Business plan

Tom Still: Business plan competition finalists reflect breadth of innovation in Wisconsin | Economic news

From a better way to incorporate pockets into women’s sportswear, to more effective heart monitoring during surgery, and from one-stop power conversion software to a pick-up composting service, the top 12 of the 2021 Governor of Wisconsin Business Plan Competition represents a deep well of innovation.

Literally…there is also a finalist who has developed a way to remotely monitor a water well without opening it.

This range of business plans will take center stage June 2-3 at the virtual Wisconsin Entrepreneurs Conference, where the “Diligent Dozen” – survivors of a competition that began with more than 250 qualified entries at the end of January – will compete for prizes and, more importantly, the exhibition. People can register with the Wisconsin Technology Council to watch the competition.

Organized in the categories of advanced manufacturing, business services, information technology and life sciences, the competition is broad enough to attract entries that reflect how technology has become a staple in almost all industries.

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It is wide in other ways as well. The more than 250 entries came from people from 32 of Wisconsin’s 72 counties. About 100 women submitted plans in the first round; six of the 12 finalists are women. Nearly 20 participants were veterans. Seventy-nine contestants were people of various racial or ethnic backgrounds.

It’s emblematic of the fact that entrepreneurship isn’t just for white, urban men in their twenties (although there are plenty of those too), but for people from all geographies and more.

Advanced crafting ideas include a way to monitor water wells from a cell phone; women’s clothing specifically designed to allow users to carry items comfortably, securely and out of sight during exercise, errands and more; and power conversion software that can work in many industries.

Entrances focused on business services include a system for direct access to certified court reporters and videographers for court proceedings held outside of courthouses; a subscription model for women who want to write and publish their own books; and a company that works with businesses and residents to divert food scraps and yard waste from the landfill year-round.

Information technology plans include a platform to bridge the digital divide in healthcare by bringing simple, cost-effective technologies to “resource deserts”; a “creativity arcade” to keep children away from video games by gamifying their reading, writing and drawing; and a scalable clinical platform to deliver high quality healthcare in “home” urgent care settings.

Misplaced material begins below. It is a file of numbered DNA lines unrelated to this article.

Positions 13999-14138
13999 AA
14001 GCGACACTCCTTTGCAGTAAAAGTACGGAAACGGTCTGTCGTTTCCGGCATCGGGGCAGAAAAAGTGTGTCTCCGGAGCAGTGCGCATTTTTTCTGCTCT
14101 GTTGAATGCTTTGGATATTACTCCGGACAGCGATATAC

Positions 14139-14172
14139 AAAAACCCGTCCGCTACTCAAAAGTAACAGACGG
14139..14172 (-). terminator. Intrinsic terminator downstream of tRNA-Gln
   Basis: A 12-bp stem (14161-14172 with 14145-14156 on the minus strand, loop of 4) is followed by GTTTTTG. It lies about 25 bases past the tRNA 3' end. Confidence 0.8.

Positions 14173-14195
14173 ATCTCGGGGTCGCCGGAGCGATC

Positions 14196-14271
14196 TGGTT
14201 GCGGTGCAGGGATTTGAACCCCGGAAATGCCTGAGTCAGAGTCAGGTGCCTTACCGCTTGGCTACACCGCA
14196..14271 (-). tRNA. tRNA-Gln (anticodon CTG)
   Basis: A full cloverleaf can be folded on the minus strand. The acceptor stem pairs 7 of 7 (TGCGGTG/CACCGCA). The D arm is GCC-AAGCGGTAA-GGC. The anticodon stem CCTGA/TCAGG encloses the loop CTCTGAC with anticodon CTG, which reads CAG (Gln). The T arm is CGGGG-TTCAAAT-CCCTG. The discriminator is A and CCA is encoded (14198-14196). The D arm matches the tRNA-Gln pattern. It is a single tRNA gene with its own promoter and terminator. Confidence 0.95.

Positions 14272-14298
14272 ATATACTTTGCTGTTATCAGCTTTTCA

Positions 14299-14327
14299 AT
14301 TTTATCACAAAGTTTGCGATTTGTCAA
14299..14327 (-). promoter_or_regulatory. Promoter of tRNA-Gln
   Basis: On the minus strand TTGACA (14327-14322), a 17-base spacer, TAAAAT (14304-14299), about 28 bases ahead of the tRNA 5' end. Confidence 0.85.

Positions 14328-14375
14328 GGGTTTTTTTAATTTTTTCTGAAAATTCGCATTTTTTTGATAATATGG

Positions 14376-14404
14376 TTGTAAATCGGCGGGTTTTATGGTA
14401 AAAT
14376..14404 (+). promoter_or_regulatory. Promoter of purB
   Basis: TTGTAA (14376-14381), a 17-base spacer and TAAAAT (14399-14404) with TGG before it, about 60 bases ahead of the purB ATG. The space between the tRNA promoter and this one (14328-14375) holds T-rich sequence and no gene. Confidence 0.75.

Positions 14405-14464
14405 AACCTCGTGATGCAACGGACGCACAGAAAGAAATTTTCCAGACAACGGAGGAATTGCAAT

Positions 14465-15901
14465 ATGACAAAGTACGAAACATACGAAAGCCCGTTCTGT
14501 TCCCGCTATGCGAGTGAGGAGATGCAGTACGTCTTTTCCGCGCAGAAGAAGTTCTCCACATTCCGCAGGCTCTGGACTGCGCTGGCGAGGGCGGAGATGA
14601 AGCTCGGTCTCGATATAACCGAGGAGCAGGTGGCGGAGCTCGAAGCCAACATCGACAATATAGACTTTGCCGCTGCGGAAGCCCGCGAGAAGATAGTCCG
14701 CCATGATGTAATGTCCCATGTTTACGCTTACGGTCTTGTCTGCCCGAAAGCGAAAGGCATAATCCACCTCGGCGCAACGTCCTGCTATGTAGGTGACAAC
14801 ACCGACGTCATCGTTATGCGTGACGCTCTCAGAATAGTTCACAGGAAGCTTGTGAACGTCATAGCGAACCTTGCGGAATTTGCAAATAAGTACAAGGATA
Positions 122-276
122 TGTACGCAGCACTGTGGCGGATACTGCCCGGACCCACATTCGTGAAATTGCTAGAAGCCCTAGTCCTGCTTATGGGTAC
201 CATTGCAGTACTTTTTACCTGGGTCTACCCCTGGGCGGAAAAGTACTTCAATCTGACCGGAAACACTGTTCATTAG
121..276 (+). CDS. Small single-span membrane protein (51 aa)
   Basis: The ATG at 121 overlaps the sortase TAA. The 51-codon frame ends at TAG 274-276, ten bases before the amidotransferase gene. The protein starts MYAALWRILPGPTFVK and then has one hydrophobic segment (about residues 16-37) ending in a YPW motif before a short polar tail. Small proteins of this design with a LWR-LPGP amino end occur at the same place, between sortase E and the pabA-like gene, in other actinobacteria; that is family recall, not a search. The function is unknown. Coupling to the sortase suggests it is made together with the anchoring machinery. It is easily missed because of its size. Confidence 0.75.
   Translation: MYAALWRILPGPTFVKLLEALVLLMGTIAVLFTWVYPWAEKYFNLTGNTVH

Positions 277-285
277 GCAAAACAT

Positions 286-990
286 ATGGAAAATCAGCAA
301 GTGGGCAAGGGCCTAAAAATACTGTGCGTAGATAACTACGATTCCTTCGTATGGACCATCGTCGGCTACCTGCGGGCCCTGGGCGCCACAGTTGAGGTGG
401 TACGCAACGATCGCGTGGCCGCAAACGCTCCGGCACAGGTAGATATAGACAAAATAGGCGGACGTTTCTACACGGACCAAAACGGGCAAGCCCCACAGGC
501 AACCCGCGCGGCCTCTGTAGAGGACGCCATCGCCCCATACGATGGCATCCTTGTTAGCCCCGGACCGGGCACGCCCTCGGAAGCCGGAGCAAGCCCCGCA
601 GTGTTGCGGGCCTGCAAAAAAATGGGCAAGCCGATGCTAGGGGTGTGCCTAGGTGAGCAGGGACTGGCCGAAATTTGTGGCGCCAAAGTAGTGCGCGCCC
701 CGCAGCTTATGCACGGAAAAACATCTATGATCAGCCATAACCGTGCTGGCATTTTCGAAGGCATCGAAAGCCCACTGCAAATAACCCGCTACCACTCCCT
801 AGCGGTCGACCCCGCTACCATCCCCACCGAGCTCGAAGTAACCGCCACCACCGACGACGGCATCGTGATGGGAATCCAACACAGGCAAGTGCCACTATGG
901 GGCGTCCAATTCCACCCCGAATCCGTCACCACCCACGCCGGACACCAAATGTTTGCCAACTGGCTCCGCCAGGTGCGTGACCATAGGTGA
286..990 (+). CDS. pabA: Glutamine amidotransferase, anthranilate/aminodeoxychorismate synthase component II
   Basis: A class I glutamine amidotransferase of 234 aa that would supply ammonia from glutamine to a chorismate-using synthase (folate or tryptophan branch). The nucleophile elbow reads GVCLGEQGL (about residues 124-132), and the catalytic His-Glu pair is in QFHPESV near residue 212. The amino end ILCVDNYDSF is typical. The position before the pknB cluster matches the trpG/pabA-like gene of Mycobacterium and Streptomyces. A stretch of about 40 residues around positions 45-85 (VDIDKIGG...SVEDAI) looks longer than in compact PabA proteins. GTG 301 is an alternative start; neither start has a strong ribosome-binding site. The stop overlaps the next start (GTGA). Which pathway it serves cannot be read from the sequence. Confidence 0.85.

Plans for life sciences include a device that allows surgeons and operating teams to better monitor the treatment of atrial arrhythmias during cardiac procedures; a small molecule drug that acts like estrogen to ease the side effects of menopause; and a virtual pharmaceutical company developing drugs that alleviate diseases related to the brain and lungs.

Over time, approximately 4,300 plans from 330 different Wisconsin communities have been entered into the competition. Finalists included companies such as RevolutionEHR, Vector Surgical, Nerites, Elucent Medical, Fishidy, Lynx Biosciences, Hyde, bluDiagnostics, Strategic Fishing Systems, Optametra, Platypus Technologies, Reza Band, RoWheels, MobCraft Beer, Sector67 and BadgerBites.

Known today as EatStreet, the founders of BadgerBites built what has become one of the nation’s largest online and mobile food ordering and delivery services.

Some moon-sized craters have also been left behind by promising finalists, but that’s not unusual in the emerging business world. A more striking fact is that former BPC finalists have enjoyed a high survival rate, especially compared to the overall death rate of US startups. Collectively, the former nominees have raised at least $225 million in angel and venture capital and venture debt, while creating jobs and economic value in Wisconsin.

The Entrepreneur Conference will provide a mix of top speakers, panelists and more. A highlight is always the pitches of those whose business plans have emerged after review by volunteer judges who know what to look for. It’s worth the virtual trip to see the start-ups that will make a difference tomorrow.

Tom Still is the president of the Wisconsin Technology Council. Email: [email protected]

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